I tried my hand at making dosas for the first time this weekend.

I was following this recipe for the dosa batter.

I soaked the dal and fenugreek seeds together and the rice by itself. The rice and dal were then blended together. They were then fermented.

At this point real life happened and I didn't have time to actually make them. They fermented for two days. By this time the batter was very aerated and fragrant.

I then used non-stick spray on an electric griddle and cooked them similar to crepes- spreading them thin with the back of the ladle.

Sambar and Dosa

They were delicious! More sour and nutty than restaurant dosas but they had entirely the "wrong" texture. Where restaurant dosas are smooth, shiny, brown, and crisp; mine were much paler and, although they could get somewhat crisp, they were never smooth or shiny and didn't stay crisp for long.

Indian coworkers have told me that there are variations in traditional dosas and just one style is used in restaurants.

  • Is there a tradition style of dosa that ferments longer and is more sour?

I would like to perfect this recipe and make my dosas more like the restaurant style. Obviously the batter fermented far longer than required. That would account for the aeration, acidity, and minimal browning.

Is the fermentation also responsible for the lack of shine and crispness?

There are a few variables that could also come into play:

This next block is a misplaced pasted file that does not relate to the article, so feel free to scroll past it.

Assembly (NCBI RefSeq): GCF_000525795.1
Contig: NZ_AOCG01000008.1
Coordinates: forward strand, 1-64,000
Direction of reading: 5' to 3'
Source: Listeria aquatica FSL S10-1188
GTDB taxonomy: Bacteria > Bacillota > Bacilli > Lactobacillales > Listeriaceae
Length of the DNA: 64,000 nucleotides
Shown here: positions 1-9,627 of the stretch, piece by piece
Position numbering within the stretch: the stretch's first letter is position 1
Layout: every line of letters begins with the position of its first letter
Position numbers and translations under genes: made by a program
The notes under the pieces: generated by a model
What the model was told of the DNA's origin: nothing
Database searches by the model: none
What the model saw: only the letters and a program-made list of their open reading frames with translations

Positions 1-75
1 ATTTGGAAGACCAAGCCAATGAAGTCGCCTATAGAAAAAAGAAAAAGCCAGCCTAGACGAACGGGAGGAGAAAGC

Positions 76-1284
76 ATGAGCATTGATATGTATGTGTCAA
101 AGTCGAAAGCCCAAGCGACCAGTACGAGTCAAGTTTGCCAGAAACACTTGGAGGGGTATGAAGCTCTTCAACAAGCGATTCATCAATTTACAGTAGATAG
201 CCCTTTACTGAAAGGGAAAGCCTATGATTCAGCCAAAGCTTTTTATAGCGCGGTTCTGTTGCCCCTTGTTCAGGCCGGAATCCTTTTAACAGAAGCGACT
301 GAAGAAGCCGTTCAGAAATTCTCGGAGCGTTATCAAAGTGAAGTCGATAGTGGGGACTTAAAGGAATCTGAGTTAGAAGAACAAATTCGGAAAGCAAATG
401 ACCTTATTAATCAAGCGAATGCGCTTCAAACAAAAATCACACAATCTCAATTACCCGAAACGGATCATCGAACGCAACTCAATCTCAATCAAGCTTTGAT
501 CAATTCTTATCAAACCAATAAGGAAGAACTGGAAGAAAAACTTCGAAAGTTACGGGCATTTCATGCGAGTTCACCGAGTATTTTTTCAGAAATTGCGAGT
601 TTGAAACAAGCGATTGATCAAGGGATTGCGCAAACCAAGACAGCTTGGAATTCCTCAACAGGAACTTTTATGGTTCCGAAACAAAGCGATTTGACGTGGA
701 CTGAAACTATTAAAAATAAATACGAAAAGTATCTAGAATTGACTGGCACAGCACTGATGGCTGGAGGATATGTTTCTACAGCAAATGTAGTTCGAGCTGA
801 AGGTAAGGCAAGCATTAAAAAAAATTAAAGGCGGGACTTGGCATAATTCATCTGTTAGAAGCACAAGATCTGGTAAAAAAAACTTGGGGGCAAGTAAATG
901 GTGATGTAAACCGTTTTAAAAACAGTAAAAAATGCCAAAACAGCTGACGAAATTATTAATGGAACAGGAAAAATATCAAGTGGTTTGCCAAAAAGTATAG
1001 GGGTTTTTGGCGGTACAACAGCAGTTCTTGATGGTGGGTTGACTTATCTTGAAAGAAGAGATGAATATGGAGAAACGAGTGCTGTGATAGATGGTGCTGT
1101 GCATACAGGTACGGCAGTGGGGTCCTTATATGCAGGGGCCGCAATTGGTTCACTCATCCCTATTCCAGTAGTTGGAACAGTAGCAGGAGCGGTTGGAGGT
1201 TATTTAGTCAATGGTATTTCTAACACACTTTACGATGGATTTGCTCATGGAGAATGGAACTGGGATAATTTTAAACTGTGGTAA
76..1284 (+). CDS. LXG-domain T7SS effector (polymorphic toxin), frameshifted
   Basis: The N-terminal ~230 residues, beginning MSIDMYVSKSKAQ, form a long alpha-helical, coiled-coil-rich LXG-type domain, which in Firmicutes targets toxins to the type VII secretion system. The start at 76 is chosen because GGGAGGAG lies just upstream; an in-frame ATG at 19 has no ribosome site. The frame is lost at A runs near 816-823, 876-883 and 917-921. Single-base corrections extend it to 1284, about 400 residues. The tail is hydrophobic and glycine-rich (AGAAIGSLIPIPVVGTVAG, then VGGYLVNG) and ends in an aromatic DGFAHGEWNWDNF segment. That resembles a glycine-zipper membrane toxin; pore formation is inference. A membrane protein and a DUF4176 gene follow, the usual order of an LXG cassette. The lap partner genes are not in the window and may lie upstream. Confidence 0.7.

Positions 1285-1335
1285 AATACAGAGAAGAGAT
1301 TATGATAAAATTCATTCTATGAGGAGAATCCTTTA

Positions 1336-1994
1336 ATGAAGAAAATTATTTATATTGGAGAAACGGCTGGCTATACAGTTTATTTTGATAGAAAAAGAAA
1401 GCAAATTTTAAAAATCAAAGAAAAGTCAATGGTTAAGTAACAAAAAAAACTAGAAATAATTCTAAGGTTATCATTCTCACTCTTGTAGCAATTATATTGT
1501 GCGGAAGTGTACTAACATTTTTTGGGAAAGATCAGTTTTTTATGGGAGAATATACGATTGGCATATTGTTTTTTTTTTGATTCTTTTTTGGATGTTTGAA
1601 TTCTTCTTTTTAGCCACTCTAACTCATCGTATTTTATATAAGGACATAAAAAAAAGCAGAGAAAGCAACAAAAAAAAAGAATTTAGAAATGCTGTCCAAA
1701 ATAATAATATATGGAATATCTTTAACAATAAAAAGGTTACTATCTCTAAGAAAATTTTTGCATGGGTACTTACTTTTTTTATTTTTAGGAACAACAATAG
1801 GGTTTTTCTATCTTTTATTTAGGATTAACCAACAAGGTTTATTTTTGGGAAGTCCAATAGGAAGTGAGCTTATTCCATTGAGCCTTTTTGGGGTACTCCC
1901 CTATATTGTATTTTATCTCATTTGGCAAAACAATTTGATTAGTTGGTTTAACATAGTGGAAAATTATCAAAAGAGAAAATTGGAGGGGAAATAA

• Cooking on a griddle is not traditional (I think). Could the cooking temp be wrong?
  • The pan is usually oiled with an onion dipped in oil. I used non-stick spray.
  • I was unsure of the batter thickness.
    At one point I thinned it with water. This may be hard to answer, but what consistency should the batter be? Would thinner help?
  • I've read that the ratio of rice to dal greatly affects the texture. I followed the proportions from the recipe. Is the ratio in the recipe to blame?
  • 1
    I'd say they look a little thick - when you spread it out, you should be able to see through it in places. The batter itself is quite thick - it should certainly coat the back of a spoon. This video illustrates the consistency of the batter, the heat of the cooking surface, and the thickness of the dosa quite well: youtube.com/watch?v=63_0EsvKBfo Mar 10, 2015 at 16:11
  • Very interesting! They used Channa dal and said it was important. I used Toor dal. They cooked it in an oiled cast iron skillet. Undoubtedly hotter than my non stick griddle. They did also mention that there are many styles. Mar 10, 2015 at 16:20
  • I agree with @ElendilTheTall. The dosa looks somewhat too thick, tending toward utthapa. After you thinned out the batter, were you able to spread it out more? Also, toor dal is not generally equivalent to chana dal in recipes, though I can't say what difference it would make in this particular situation.
    – verbose
    Jan 23, 2017 at 12:44

2 Answers 2


The crispness comes from the very high heat of the very thick cast iron skillet used in restaurants. The usual non stick pan, unless it is made of heavy cast iron, cannot produce that crispness. Kind of the American reason why oven pizza does not come out nice and crusty like the stone oven pizza. The ingredient is the very high heat that is missing here.

  • I'll try it in my cast iron next time. Jul 20, 2015 at 17:20

The crispiness also depends on your rice to urad dal ratio. If its 2:1 or 3:1, and the batter is thinner, you can get crispy dosas at home as well. I use a heavy non-stick pan which doesn't require oil coating, but you can add a tiny amount of oil, especially around the edges to get extra crispiness.

Here's a video which show what I have suggested: https://m.youtube.com/watch?v=k06aod-gprg

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